• Back At The Knee. Also called “calf-kneed,” the horse’s leg appears to bow backwards at the knee, knee set back behind the front edge of the cannon bone.
Consequences: This is a serious conformation fault that exaggerates overextension and increases the risk of overextension injuries, including fracture. Horse may also be more prone to bowed tendons and suspensory injuries.
What to do: Keep shoeing simple, no grab effect, and foot carefully balanced. It’s important not to let the toe get too long as this will interfere with breakover. Shorter toe and rounded/beveled edge at the toe makes for easiest breakover.
• Flexion Tests: The horse’s knee should be held in the most flexed position you can obtain without the horse obviously objecting, i.e. leg up, with the cannon bone as close to the forearm as you can get it comfortably. Support the leg by a hand under the cannon bone. Don’t flex the ankle. Do not lift up on the leg so that the knee is held higher than the knee of the leg on the ground. Hold for 60 seconds, release and immediately trot off.
Advantages: Inexpensive, no trauma and will accentuate most lamenesses.
Disadvantages: False positives possible with older horses or stiff joints and if the test isn’t done correctly.
• Local Anesthesia: Injection of anesthetic around the knee’s nerves or directly into the joint.
Advantages: Can be done at home, minimal discomfort to the horse, helps confirm flexion test findings.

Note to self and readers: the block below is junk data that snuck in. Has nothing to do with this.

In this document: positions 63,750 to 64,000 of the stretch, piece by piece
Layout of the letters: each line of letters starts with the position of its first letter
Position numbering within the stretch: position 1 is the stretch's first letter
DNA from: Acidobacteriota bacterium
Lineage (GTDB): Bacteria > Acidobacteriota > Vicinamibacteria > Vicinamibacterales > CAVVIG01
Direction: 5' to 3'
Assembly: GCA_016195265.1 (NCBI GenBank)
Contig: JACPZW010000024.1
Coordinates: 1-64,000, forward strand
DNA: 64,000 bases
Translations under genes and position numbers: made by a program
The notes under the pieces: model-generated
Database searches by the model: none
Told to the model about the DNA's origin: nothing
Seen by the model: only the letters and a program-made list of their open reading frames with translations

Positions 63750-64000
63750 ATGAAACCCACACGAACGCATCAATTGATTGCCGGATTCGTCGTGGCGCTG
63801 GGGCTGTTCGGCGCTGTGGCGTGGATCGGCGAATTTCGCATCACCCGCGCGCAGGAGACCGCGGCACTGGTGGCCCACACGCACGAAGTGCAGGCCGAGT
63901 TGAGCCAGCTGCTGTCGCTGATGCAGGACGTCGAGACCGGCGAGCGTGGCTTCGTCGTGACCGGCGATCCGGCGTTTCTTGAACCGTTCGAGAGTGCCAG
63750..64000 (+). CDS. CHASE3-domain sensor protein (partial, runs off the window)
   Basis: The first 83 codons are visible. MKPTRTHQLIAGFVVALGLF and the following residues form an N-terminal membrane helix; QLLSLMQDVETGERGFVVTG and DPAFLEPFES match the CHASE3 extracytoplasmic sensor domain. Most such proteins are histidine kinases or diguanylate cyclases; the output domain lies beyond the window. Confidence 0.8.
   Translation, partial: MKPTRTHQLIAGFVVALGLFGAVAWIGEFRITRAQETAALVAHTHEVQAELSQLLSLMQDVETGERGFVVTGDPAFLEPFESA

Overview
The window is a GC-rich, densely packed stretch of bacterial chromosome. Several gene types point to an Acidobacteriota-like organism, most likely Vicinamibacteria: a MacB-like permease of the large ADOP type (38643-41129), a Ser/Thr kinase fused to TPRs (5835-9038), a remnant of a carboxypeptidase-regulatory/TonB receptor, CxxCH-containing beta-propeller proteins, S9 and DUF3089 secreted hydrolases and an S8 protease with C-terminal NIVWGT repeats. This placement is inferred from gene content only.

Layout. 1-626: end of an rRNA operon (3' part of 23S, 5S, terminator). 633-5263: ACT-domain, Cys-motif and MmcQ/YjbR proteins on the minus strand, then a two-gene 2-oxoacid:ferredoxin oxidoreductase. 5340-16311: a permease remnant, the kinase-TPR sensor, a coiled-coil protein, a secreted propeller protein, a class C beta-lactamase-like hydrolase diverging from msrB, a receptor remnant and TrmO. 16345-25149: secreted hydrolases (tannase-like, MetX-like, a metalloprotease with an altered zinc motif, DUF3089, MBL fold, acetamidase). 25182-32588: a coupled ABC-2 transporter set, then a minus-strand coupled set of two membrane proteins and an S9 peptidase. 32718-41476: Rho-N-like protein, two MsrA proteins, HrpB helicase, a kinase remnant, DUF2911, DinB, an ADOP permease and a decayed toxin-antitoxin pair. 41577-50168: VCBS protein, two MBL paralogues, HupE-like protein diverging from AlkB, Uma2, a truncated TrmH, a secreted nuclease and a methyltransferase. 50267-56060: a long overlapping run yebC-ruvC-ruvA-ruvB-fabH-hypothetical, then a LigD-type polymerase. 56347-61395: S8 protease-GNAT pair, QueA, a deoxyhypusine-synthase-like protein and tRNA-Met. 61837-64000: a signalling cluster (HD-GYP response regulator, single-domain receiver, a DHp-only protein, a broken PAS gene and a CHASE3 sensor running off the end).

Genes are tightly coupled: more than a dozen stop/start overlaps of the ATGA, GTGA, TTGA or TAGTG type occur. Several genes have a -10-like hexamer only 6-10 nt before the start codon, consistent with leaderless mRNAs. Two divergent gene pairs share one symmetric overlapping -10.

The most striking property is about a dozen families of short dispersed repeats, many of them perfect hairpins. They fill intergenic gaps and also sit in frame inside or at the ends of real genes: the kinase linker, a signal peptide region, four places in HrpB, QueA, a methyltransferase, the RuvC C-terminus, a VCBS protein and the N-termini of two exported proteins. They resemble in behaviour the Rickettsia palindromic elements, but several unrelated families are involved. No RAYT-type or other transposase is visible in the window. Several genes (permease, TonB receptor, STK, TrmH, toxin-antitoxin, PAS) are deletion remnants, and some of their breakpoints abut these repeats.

Disadvantages: Doesn’t tell you what’s wrong, just where the problem is. High suspensory or high-splint problems may also block out. Some risk of infection any time a joint is entered (minimal with correct technique).
• Radiographs (X-rays): Still a mainstay of lameness workups.
Advantages: Can be done at your barn, no trauma, good for picking up chips and arthritis that has advanced to the point of bone changes, some fractures.
Disadvantages: Doesn’t give any information on cartilage disease, inflammation or ligamentous strain, and fractures that are not wide or displaced may be missed
• Bone Scan: Injection of a radioactive tracer intravenously, which will then “light up” any areas of abnormal bone.
Advantages: Most useful when problem has not been unequivocally localized to the knee, or if exam/blocks point to knee but radiographs aren’t helpful. Helpful with fractures that are not displaced and not easily seen on X-ray.
Disadvantages: Primarily picks up areas of active bone breakdown/remodeling, although inflamed soft tissue may “light up” if scans are done within the first few minutes of injecting the dye. Must be done at a full-service clinic/hospital, and horse will have to stay overnight until level of radioactivity has dropped.
• Arthroscopy: Direct examination of the interior of the joint with a small fiberoptic scope.
Advantages: Only current widely available (hospitals) technique that allows for a 3-D examination of the joint, including cartilage, synovial lining and interconnecting ligaments. Also allows for any necessary treatment at the same time (e.g. removal of chips, smoothing of cartilage, removal of inflamed synovial membrane). Short stay. Horse may go home the same day or after just one overnight stay. Horses usually have a rapid recovery time.
Disadvantages: Most expensive. Requires general anesthesia. Some risk of infection any time a joint is entered/injected.
The horse’s knee is both a mechanical marvel and a disaster waiting to happen. Because of the great degree of movement required, it is stabilized to a great extent by ligaments.
Understanding the structure of the knee, how anatomy and work type influences the forces put on it, and how to recognize signs of a problem will help you keep your horse’s knees problem-free.